The ATP Player Council member weighs in on the biggest topics affecting tennis and calls for praise for Novak Djokovic's work on behalf of lower-ranked players. “Tennis needs major change,” says Vasek Pospisil, longtime member of the ATP Player Council and current World No. 93. “It wasn’t until I was in my mid-20s until I opened my eyes to how many issues there were in tennis. I felt like ‘Why aren’t we able to change anything as players. We have so much leverage if we actually decided to get organized and use it, because without the players there is no tennis tour.”
Pospisil joined Mark Masters and Rick Westhead on “Tennis In Depth,” a video program sponsored by TSN, to engage in interesting discussion that centers around his work with the council and his familiarity with the games biggest stars on an intimate level.
Insight from @VasekPospisil on …
* Why it'll be tough for tennis to return in 2020
* Response to ATP-WTA merger critics like Kyrgios
* Big 3 dynamic on Council
* Economic shake-up needed to help lower-ranked guys
— Mark Masters (@markhmasters) May 5, 2020
Pospisil, a Canadian who has long been an advocate of player’s holding more sway in the biggest discussions and decisions facing the sport, says that the players need to unite and find their collective voice in order to make a significant impact and claim a greater stake in the game’s financial future.
“Step one is actually being unified and step two is really digging in and finding out what needs to be changed," he said.
The formation of a player's union, or something similar, would be a big step. But not an easy one to make. Pospisil said he spent a lot of time looking into the possibilities last year, and even drummed up 80 percent of the signatures of players inside the Top 100 with the support of Djokovic. But the push to unionize had its progress slowed when Roger Federer and Rafael Nadal expressed their desire to engage in talks with the majors instead of forming their own entity across the table from them.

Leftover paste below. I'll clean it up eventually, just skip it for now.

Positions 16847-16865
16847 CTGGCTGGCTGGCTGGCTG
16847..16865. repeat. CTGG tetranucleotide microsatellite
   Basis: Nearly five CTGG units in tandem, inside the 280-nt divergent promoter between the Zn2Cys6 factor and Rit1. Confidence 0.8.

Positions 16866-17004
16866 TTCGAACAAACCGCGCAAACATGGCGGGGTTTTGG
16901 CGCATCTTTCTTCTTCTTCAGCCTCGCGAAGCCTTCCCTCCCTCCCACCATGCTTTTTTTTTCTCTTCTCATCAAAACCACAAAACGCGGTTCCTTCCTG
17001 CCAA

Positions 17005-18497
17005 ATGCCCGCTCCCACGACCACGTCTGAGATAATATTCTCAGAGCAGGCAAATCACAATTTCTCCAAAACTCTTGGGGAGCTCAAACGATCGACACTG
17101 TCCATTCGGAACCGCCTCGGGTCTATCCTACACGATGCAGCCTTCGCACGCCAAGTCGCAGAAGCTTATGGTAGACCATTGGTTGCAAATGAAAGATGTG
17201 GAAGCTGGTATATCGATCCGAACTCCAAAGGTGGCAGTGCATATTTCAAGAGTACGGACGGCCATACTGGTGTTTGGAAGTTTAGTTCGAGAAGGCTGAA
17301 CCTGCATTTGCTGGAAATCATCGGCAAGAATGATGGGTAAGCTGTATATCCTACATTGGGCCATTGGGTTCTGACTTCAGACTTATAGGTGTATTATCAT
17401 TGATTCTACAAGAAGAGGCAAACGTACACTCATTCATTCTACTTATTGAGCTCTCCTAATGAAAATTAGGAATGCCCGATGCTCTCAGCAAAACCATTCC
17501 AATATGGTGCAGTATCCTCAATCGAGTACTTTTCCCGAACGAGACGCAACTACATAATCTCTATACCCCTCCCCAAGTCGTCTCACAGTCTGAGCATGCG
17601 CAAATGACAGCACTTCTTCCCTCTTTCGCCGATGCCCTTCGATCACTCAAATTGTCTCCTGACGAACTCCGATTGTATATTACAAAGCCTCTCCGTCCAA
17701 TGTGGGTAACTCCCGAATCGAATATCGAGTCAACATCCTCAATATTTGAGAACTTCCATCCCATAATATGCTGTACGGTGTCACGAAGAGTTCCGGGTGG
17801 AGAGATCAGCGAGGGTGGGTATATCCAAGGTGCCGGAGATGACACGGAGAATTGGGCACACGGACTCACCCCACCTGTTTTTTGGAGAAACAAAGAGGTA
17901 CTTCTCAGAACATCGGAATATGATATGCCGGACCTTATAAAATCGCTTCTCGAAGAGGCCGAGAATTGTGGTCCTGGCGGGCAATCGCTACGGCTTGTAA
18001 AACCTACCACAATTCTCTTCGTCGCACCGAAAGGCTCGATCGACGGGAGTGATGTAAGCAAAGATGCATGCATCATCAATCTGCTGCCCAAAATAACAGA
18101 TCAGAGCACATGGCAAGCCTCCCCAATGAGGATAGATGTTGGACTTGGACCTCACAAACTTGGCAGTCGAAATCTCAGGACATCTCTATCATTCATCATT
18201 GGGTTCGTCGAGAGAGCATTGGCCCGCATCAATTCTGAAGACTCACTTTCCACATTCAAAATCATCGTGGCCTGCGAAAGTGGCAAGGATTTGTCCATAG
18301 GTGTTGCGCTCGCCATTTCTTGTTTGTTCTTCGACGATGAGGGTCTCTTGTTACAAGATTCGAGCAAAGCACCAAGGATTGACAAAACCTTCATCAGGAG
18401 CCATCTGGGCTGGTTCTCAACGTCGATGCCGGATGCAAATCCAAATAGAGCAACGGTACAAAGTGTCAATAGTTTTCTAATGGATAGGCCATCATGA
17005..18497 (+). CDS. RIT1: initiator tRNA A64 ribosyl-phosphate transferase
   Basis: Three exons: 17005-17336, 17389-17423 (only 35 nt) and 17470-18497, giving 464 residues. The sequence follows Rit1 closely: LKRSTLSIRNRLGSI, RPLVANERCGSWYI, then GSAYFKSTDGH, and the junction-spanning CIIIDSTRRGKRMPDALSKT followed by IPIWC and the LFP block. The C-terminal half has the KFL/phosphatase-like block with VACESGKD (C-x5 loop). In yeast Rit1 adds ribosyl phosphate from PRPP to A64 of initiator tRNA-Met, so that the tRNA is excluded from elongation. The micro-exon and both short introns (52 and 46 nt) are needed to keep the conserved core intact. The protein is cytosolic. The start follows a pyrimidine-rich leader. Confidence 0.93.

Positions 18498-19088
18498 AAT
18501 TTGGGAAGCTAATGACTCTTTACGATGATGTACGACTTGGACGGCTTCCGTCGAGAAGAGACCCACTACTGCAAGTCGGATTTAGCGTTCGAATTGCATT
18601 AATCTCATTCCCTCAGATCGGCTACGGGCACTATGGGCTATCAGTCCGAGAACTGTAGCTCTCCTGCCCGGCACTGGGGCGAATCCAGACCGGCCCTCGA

"It's a shame, to be honest," Pospisil said. "I've had some great talks with Roger, I like him a lot he's a great guy. … He agrees with a lot of the issues but ultimately didn't get behind the actual movement."
There are other hurdles to a union for tennis players as well.
"Tennis is extremely international,” Pospisil says, “So I know unionizing players in a sport like tennis is not so easy because suddenly you have all these conflicting labor laws from different countries… it’s a very tricky, difficult scenario.”
Pospisil engaged in some thoughtful conversations about topics ranging from the proposed WTA/ATP merger, prize money distribution, player relief for lower-ranked players and how the big stars of the game impact and influence these conversations. He even gave his thoughts on Nick Kyrgios‘ stance against a proposed WTA/ATP merger.
Pospisil was asked: “What’s the conversation with players like Nick Kyrgios, who don’t support the concept of a merger?”
“A lot of players, or people in general, express an opinion without having any information, just because they feel like they want to say something, so I think that might be the case with Nick,” Pospisil said. “To be honest he’s in no position to express an opinion when he just hears about this for the first time and has done zero due diligence. So there are some guys like that and I’ll have no problem telling him that to his face, but again it raises eyebrows, and there are a lot of valid questions that need to be asked and answered, which I have. My message to the people that are against it or not, especially on the tour and tennis players is just that you need to have a little bit more information before you can kind of come to your viewpoint.”
Pospisil added that he was extremely impressed with Novak Djokovic because of the work he has done as the president of the council on behalf for lower-ranked players.
“I’ve been really impressed with Novak, how much he cares for all the players,” said Pospisil. “Even the lower-ranked guys. I don’t know if it is because of where he came from or how he grew up. I know that his family went through tough times when he was a kid, he really cares for all the players and the lower-ranked guys and so I give him so much respect and credit for trying to actually affect positive change.”